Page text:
Are you fed up with constantly juggling different remedies for your health problems? When we’re at a loss as to what is causing recurrent symptoms, it’s usually something totally unsuspected silently stirring there at the root of the problem. Chronic inflammation is one of those things we don’t tend to consider – it’s a perfectly normal and necessary protective function of our bodies, healing wounds and fighting bacterial infections – yet more and more of us are discovering the sort of trouble it can cause.
The pain and discomfort we feel while our bodies are fighting an infection or injury is usually the result of the white blood cells and protein (cytokines) sent by our immune systems to heal the damage. It means our body is doing it’s job. But when inflammation persists after the job is done, it can cause all sorts of problems. An increasing body of research points to a link between inflammation and common health complaints and it is even attributed to life threatening illnesses such as heart disease, diabetes, alzheimer’s and cancer. In fact an entire field of cancer research goes back as far as 1863 when German pathologist, Rudolf Virchow, discovered the association.
Luckily there are an abundance of anti-inflammatory foods, natural supplements and proactive lifestyle choices we can make to get rid of, and prevent, the causes of chronic inflammation. The first step is recognition. Here are some signs that might suggest an inflammatory problem:
As with most symptoms, there are several health conditions that could cause these problems and it’s always best to see a doctor. If you suspect chronic inflammation you can ask your GP for a CRP test. *The liver produces a type of acute phase protein known as C-reactive protein (CRP) and the level of this increases in the blood when there is inflammation in the body. Increased levels of CRP may prompt the doctor to perform other tests. They can also use the test to monitor how the body is responding to treatment for an infection or a long-term illness that causes inflammation.
You can reduce inflammation by making changes to your diet and lifestyle, one step at a time. The Complete Guide to Nutrients by Dr Michael Sharon, has a comprehensive list of anti-inflammatory super-foods. Here are my favourite, though I recommend you keep a copy of the book so you can refer to the complete list.
Garlic and onions
These are rich in bioflavonoids, in particular quercetin which has been reported to possess strong and prolonged anti-inflammatory properties.
The purple-black skins contain anthocyanins, important antioxidant flavonoids with an anti-inflammatory effect, which explains the practice of sipping hot blackcurrant syrup for sore throats in folk medicine.
Elder contains an abundance of active ingredients such as flavonoids, alkaloids and glycosides, which have many beneficial effects, particularly anti-inflammatories.
Elm / Slippery Elm
Decoctions are used mainly to soothe inflammations of the throat, stomach, intestines, urinary tract and lungs.
Omega 3 Fatty Acids
EPA (eicosapentaenoic acid) is considered the most beneficial of the omegas. It is the best source for the body’s own production of beneficial prostaglandins that also help reduce inflammation. As such, EPA is considered very helpful in heart disease and inflammatory conditions like arthritis, and is the reason why heart patients and arthritics are often advised to eat fish instead of meat. **available as an easy swallow capsule, Super Omega, from Cygnus Books**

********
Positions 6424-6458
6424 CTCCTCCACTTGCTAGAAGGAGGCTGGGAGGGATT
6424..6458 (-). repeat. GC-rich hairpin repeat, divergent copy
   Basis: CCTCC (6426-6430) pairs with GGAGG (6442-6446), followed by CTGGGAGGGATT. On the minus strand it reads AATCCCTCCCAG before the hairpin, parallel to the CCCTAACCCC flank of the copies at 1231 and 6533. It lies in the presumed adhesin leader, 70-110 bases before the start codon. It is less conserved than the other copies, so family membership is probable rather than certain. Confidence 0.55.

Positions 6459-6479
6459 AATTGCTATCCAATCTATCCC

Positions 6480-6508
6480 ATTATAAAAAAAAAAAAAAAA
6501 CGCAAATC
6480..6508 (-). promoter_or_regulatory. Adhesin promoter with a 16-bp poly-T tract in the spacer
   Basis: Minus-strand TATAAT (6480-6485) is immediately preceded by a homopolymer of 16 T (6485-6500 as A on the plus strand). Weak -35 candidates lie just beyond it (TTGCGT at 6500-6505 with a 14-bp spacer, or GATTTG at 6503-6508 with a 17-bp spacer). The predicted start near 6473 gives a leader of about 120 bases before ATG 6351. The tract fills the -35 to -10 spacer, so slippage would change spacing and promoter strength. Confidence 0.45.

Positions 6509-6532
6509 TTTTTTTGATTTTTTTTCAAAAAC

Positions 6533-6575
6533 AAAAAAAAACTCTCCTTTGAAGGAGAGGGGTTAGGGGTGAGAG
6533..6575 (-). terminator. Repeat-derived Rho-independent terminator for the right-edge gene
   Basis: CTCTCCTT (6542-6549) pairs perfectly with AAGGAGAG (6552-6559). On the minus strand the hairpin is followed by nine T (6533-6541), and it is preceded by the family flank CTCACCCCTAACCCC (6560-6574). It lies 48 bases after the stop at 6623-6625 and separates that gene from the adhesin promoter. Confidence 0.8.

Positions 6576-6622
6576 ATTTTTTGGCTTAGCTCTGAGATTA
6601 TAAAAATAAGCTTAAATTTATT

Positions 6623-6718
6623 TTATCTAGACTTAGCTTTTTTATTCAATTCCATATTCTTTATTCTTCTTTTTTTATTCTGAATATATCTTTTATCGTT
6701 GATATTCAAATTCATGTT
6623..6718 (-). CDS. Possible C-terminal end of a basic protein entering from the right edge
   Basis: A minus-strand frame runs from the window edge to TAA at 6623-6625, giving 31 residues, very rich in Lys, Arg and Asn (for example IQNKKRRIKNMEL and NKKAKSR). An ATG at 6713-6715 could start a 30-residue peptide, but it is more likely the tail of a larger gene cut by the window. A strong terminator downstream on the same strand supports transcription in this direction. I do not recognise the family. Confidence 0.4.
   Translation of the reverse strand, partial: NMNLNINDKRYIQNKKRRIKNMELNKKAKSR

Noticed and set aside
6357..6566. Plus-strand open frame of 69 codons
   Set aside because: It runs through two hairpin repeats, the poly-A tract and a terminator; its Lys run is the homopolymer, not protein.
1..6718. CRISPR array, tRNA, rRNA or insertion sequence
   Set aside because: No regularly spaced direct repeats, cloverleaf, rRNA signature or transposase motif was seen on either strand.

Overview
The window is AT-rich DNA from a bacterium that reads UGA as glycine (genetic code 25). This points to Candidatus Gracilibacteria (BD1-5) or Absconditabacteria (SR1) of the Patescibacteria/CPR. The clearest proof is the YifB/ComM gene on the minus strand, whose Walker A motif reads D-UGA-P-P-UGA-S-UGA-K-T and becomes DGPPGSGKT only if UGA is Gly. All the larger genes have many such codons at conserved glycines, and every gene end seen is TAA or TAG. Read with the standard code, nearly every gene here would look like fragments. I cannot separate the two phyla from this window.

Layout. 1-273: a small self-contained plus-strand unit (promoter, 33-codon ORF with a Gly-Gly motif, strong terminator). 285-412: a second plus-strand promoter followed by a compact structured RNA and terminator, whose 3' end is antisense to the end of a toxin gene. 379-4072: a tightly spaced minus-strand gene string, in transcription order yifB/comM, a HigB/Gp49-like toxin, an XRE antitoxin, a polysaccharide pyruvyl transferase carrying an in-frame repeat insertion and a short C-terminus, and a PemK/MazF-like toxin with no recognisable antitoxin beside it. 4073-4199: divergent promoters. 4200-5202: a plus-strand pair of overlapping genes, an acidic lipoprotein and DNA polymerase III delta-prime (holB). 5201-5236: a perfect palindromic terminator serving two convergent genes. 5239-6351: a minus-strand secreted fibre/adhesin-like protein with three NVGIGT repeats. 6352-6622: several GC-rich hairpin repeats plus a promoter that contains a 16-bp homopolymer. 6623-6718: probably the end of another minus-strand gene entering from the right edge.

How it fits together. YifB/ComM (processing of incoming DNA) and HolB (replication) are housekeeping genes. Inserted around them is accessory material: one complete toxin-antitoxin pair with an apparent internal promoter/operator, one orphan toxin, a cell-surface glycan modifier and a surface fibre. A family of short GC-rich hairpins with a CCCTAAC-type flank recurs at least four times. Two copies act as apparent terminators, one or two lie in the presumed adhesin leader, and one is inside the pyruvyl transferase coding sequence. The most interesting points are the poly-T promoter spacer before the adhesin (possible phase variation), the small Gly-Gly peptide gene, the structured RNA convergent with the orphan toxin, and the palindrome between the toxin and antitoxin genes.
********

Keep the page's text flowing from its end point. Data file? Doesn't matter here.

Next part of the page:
The fruit has strong anti-inflammatory effects and can be used as a general tonic; it improves digestion and is beneficial for conditions such as colds, arthritis and fevers.
The juice is beneficial to internal inflammations, such as stomach and kidney inflammations and sore throats.
Extracted from Huperzia serrata, a type of moss also called Qian Ceng Ta. The whole herb has been traditionally used in China for thousands of years to treat inflammation.
Turmeric was traditionally used by both Indian and Chinese systems of medcine to treat inflammations. The curcuminoids in turmeric have been found to have unique antioxidant and anti-inflammatory properties. **available at Cygnus Books as an easy swallow capsule – Super Bio-Curcumin® – a patented formula with up to 7 times greater absorption **
© Dr Michael Sharon
Let’s not forget ginger which has long been used as a traditional anti-inflammatory medicine. Studies show that gingerols, the beneficial nutrients found in ginger, actually reduce arthritic pain and swelling. It’s also said that ginger has an inhibitory effect on pro-inflammatory compounds such as cytokines.
Dr Christine Bailey, author of The Juice Diet, recommends drinking a Lemon Ginger Refresher every day. Here’s the quick and easy recipe from her book:
1 glass of hot filtered water
Juice of 1/2 lemon
1/2-inch knob of ginger root, finely sliced
1. Add the lemon juice and ginger to the glass of water.
Allow it to seep for 5 minutes before drinking.
I hope that, equipped with this information, you’re feeling motivated and determined to take control of whatever symptoms may be bothering you. I wish you good health and every happiness.
*information sourced from the Boots website and medically reviewed by Dr Rob Hicks on 21st January 2013.